Friday, July 18, 2008

It's raining IITs

The Cabinet ... approved creation of 30 faculty posts per year in the first three years of establishment of each of the new IITs, besides approving the posts of a director and registrar. A decision was also taken to raise the grade of all existing IIT directors to Rs 26,000 (fixed) from Rs 25,000 now.

It's official! The creation of eight new IITs is a done deal; they are going to be in Andhra Pradesh, Bihar, Rajasthan, Punjab, Orissa, Gujarat, Himachal Pradesh, and Madhya Pradesh. The first six will start their academic session this year itself, while the last two will start in 2009-10.

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In a much awaited development, the Cabinet also approved the conversion of the Institute of Technology at the Banaras Hindu University (IT-BHU) into an IIT. I don't know what the official abbreviation of this IIT is, but Sanjay Dani, an IT-BHU alumnus, created a Facebook group for IIT-Varanasi -- two weeks ago! (And I ended up becoming the second member of this group ;-) It already has over 160 members.

Update: There's quite a bit of celebration over at the site. Animesh sounds a "cautiously optimistic" note, though:

Sadly, I have been badly burnt multiple times on this, and would wait for the proverbial cup to get to the proverbial lip :).

Cautiously optimistic ...

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Here's the press release from the Press Information Bureau.


  1. Anonymous said...

    This is excellent news. In 1968 the three colleges were merged into an institute of Technology with Prof Gopal Tripathi as its first Director. This made me decide to stay on.
    Along with others I wrote letters for its conversion into an IIT . It is good to see the fruition of these efforts.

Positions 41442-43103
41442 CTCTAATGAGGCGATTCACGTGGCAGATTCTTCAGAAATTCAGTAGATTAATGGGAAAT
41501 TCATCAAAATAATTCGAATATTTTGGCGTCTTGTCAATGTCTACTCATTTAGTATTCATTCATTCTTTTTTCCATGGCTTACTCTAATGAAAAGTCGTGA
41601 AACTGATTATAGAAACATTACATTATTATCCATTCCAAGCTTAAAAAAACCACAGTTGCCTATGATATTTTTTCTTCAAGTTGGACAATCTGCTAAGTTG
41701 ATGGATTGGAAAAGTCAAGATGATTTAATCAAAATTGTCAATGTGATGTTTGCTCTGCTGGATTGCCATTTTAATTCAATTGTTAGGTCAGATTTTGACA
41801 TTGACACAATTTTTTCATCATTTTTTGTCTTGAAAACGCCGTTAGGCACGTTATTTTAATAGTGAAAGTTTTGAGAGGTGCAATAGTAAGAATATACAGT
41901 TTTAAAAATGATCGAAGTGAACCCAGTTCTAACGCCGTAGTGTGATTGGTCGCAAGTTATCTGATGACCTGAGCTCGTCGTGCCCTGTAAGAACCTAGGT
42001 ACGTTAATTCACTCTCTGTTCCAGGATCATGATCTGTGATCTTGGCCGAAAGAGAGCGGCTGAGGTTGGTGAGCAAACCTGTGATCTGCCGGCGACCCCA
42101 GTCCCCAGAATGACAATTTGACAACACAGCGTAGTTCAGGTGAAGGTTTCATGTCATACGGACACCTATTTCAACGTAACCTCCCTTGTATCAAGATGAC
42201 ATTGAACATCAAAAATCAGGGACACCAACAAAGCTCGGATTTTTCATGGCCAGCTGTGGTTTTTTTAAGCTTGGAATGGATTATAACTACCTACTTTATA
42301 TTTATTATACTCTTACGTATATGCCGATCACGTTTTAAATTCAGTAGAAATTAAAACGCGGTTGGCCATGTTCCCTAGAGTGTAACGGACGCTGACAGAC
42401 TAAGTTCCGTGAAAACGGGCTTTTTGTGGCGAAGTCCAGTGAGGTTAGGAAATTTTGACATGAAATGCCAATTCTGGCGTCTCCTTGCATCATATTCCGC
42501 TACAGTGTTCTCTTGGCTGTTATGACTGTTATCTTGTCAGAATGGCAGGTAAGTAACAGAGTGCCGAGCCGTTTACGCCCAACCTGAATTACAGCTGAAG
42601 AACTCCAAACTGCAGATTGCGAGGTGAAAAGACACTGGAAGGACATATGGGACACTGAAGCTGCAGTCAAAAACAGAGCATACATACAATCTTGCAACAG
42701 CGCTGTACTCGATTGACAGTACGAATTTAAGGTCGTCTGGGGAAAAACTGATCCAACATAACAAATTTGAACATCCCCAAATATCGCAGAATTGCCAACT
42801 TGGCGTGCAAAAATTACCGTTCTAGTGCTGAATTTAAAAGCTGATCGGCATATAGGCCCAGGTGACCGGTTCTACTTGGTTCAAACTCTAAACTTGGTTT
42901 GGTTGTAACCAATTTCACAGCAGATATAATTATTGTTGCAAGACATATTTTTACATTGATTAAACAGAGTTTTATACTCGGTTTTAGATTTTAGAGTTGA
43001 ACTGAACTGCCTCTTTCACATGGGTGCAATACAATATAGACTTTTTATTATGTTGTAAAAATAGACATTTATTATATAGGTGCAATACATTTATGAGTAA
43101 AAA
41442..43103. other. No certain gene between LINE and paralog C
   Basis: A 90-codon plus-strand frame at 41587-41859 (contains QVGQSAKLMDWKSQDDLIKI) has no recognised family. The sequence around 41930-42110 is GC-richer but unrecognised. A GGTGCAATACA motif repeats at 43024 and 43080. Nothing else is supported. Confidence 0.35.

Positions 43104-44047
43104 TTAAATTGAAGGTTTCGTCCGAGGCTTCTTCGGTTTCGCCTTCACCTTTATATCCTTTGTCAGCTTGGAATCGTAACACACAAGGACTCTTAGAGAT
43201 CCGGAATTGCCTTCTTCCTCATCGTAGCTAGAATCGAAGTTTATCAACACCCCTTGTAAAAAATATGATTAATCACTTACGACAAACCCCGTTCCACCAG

At Cambridge they called it REFOUNDATION when New Hall ,established in 1954, was renamed as Murray Edwards College in 2008 to reflect the names of the first Pincipal and a major alumnus donor.
    The Refoundation of IIT at BHU will mark a new dawn in engineering education in India as did its predecessors

  2. RaSh said...

    Conversion of IT-BHU into an "IIT" is surely a good move, as now IT-BHU will be able to add on to the "IIT" Brand :)

    But on the other hand, I personally feel coming up with the other IITs was a wrong decision. Without the infrastructure and faculty required, I feel the gov isn't doing justice to the students who are joining these new IITs. There are already news about there being a lack of funds for such IITs.

    But the motive behind this, to provide better standard of higher education, is surely a noble one!

    PS: Been reading your Blog for a while now. Really informative!

  3. Niket said...

    No thought is given to how we will accommodate twice the number of students in just three years. There is a significant increase due to the OBC quota affair and we are hosting IIT-Hyd.

    One of the best courses we have here is ID-110... perhaps the only course in four years that makes students think and do stuff. And the students enjoy it. Currently, 520 students take this course, coming batch is 600 and in two years, it will be 900. We don't have infrastructure to support these large numbers.

    Somehow, I feel we brought this upon ourselves. We should have been more proactive in spawning more universities. The decision to increase the number of IITs has come two-three decades too late... and without adequate thought into it.

    Not to mention, IITs ain't "real universities," though we do acknowledge the need to have good humanities programme in our institute.

    [Sidenote: I don't understand the euphoria (if I may use that word) in some of the IT-BHU alumni in renaming it IIT.]

  4. RaSh said...

    @Niket: I feel the main advantage of IT-BHU renaming to IIT is the change in the way the crowd thinks about it. Plus, the alumni get the "IIT Alumni" tag.

    I don't see why it'll effect companies etc as they are already aware of the high standard of IT-BHU, and just a change in name won't make much of a difference for them!

    One more thing I would like to point out is the new BITS Pilani Hyderabad Campus. Unlike the new IITs, the campus has completed the initial phases and only then the admissions have begun. I feel this should have been the approach of IITs too. :)

  5. jimmy said...

    wow...proverbial cup to get to the proverbial lip: LOL
    and 'cautiously optimistic', words wonderfully chosen.